You would still be managing things like what areas got built out, where to build traps, wall placement, the overall management of the fort.  But a lot of the smaller micromanagement, basically the exact reasons Dwarf Therapist exists at all, go away.   

edit: And that's a lot of words.  You're welcome, NW_Kohaku.  :)
« Last Edit: August 03, 2010, 07:04:01 pm by ledgekindred »
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I don't understand, though that is about right with anything DF related.
I just hope he dies the same death that all dwarfs deserve: liver disease.
The legend of Reg: http://www.bay12forums.com/smf/index.php?topic=65866.0
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ledgekindred

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Re: I, Dwarfbot - Dwarven Autonomy discussion
« Reply #12 on: August 03, 2010, 07:10:06 pm »

Short addendum to my previous mega-post.  I definitely think this is something that would be more visible in the later parts of the game.  I think at the beginning you certainly wouldn't want to have a situation where none of your dwarves especially felt like being a miner.  You would have to have the ability to "draft" dwarves into that profession.  Of course, by having the embark points to assign skill levels right off the bat, you are artificially giving your initial dwarves a preference for the certain activities that you really need up front.

With the military and noble systems, it gives you a very helpful "Dabbling Axedwarf" or "Accomplished Diagnoser" type thing as you look for a dwarf to assign.  A similar system, only based on personality traits, would be helpful for specifically assigning dwarves to a particular job.  i.e. you certainly don't want a "weak, fragile dwarf with little to no motivation" to be a miner.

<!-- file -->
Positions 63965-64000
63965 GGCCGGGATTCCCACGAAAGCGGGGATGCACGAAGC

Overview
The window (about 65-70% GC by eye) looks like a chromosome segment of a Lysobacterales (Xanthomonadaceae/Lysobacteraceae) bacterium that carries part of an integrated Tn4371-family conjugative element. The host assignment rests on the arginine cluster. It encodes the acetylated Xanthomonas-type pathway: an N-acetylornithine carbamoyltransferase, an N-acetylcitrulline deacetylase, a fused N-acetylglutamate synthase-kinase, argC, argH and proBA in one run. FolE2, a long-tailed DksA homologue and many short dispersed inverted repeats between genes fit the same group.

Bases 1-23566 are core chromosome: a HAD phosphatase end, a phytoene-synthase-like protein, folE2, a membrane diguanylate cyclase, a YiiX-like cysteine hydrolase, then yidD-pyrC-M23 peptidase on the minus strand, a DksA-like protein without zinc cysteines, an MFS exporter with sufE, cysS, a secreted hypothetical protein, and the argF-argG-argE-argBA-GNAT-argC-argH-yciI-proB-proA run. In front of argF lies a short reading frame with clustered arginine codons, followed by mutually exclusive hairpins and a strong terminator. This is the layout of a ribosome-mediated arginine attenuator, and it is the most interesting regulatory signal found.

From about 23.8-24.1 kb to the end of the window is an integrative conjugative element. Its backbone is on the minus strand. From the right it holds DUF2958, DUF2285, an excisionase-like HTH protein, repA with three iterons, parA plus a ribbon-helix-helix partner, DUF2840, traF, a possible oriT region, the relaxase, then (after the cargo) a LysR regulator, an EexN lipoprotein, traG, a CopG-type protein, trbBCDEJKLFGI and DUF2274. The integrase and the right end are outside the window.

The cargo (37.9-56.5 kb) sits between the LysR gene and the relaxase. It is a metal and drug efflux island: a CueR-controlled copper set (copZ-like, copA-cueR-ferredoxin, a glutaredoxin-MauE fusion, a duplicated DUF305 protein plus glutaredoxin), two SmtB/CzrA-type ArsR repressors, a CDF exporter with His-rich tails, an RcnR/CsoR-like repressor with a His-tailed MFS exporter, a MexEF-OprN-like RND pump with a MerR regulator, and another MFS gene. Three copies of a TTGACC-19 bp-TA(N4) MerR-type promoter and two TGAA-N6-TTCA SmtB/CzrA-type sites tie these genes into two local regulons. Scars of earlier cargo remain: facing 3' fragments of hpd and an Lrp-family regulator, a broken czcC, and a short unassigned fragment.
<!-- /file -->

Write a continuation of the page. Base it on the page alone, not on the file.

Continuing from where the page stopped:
Ok, not as short as I intended.  Still I thought it would be better than making an even bigger wall-of-words.
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I don't understand, though that is about right with anything DF related.
I just hope he dies the same death that all dwarfs deserve: liver disease.
The legend of Reg: http://www.bay12forums.com/smf/index.php?topic=65866.0
Atir Stigildegel, Legless Hero of Diamondrelic: http://www.bay12forums.com/smf/index.php?topic=83136.0

NW_Kohaku

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Re: I, Dwarfbot - Dwarven Autonomy discussion
« Reply #13 on: August 03, 2010, 07:11:34 pm »

And that's a lot of words. 

Not by my standards  :P  (and thanks)

Well, this is partly why I want to see as much power and flexibility in the new Standing Orders arc as we can get.  Many problems in DF are caused by what essentially boils down to a lack of attention for the micromanagement.  The more that the micromanagement can be swept away by a little forethought in a utility like Standing Orders (especially if this screen is import/export capable, so that we can re-use code), the more we can get down to enjoying... well, the FPS death of our forts, I suppose, but at least we'd probably get a little further down the road if some of the tedium was taken care of.
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Vercingetorix

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Re: I, Dwarfbot - Dwarven Autonomy discussion
« Reply #14 on: August 03, 2010, 07:12:15 pm »

I would personally like to see something similar to a series of options enabling you to customize the degree to which dwarves can act autonomously.  Currently, I usually play as if in charge of the civilization, so my decisions are akin to the leader ordering the dwarves to do something or other; I should be able to give them more leeway or less depending on my needs and desires at the time...and there should be consequences for doing so.